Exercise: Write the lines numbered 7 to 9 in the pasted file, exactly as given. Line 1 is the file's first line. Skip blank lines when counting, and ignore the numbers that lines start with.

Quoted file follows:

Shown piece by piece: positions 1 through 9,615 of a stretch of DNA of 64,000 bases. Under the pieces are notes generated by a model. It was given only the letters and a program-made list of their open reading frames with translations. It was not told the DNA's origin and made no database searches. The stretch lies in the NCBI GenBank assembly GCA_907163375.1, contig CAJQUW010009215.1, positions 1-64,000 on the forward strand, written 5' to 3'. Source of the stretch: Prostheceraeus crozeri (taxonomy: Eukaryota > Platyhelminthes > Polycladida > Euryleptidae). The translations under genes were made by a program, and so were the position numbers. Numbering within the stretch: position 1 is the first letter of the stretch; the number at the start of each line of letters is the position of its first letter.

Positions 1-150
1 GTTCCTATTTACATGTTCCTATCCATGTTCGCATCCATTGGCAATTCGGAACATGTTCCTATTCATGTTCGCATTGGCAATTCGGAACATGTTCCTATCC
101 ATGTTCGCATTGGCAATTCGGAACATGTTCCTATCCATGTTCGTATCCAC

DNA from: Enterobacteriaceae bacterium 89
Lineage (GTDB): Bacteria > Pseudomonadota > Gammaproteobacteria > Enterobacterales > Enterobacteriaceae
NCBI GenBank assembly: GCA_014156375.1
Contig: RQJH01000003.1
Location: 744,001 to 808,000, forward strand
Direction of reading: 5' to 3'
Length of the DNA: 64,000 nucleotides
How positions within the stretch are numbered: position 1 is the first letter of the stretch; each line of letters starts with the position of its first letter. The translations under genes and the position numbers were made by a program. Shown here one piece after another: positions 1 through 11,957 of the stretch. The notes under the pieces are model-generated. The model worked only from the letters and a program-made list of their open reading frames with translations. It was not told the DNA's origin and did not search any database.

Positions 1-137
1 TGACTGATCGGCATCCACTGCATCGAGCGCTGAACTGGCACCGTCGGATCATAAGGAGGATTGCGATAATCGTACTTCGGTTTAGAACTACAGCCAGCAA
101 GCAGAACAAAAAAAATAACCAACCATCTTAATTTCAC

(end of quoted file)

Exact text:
NCBI GenBank assembly: GCA_014156375.1
Contig: RQJH01000003.1
Location: 744,001 to 808,000, forward strand